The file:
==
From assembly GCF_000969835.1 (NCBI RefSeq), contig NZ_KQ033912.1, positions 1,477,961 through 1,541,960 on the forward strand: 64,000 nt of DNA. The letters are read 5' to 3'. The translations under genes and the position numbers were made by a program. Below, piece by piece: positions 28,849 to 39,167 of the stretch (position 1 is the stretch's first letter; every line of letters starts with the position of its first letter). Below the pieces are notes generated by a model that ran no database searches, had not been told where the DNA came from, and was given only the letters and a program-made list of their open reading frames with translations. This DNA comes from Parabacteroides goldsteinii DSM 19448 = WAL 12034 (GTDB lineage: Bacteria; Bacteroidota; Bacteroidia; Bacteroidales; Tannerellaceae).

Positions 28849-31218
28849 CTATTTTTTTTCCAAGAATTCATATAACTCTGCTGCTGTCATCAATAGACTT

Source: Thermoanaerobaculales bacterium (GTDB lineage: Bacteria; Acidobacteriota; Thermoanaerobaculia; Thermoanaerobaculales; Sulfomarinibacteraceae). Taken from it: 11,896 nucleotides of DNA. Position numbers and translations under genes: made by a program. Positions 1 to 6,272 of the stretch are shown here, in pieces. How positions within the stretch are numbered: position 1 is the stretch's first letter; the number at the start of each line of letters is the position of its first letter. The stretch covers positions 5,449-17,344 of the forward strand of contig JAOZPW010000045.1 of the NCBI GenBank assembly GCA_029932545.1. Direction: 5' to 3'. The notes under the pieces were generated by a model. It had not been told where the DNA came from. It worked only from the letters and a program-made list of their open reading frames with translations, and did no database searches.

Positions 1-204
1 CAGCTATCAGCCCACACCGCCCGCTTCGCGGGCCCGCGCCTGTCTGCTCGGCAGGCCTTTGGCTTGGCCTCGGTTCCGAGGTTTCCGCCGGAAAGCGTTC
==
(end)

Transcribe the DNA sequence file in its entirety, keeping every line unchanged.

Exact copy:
From assembly GCF_000969835.1 (NCBI RefSeq), contig NZ_KQ033912.1, positions 1,477,961 through 1,541,960 on the forward strand: 64,000 nt of DNA. The letters are read 5' to 3'. The translations under genes and the position numbers were made by a program. Below, piece by piece: positions 28,849 to 39,167 of the stretch (position 1 is the stretch's first letter; every line of letters starts with the position of its first letter). Below the pieces are notes generated by a model that ran no database searches, had not been told where the DNA came from, and was given only the letters and a program-made list of their open reading frames with translations. This DNA comes from Parabacteroides goldsteinii DSM 19448 = WAL 12034 (GTDB lineage: Bacteria; Bacteroidota; Bacteroidia; Bacteroidales; Tannerellaceae).

Positions 28849-31218
28849 CTATTTTTTTTCCAAGAATTCATATAACTCTGCTGCTGTCATCAATAGACTT

Source: Thermoanaerobaculales bacterium (GTDB lineage: Bacteria; Acidobacteriota; Thermoanaerobaculia; Thermoanaerobaculales; Sulfomarinibacteraceae). Taken from it: 11,896 nucleotides of DNA. Position numbers and translations under genes: made by a program. Positions 1 to 6,272 of the stretch are shown here, in pieces. How positions within the stretch are numbered: position 1 is the stretch's first letter; the number at the start of each line of letters is the position of its first letter. The stretch covers positions 5,449-17,344 of the forward strand of contig JAOZPW010000045.1 of the NCBI GenBank assembly GCA_029932545.1. Direction: 5' to 3'. The notes under the pieces were generated by a model. It had not been told where the DNA came from. It worked only from the letters and a program-made list of their open reading frames with translations, and did no database searches.

Positions 1-204
1 CAGCTATCAGCCCACACCGCCCGCTTCGCGGGCCCGCGCCTGTCTGCTCGGCAGGCCTTTGGCTTGGCCTCGGTTCCGAGGTTTCCGCCGGAAAGCGTTC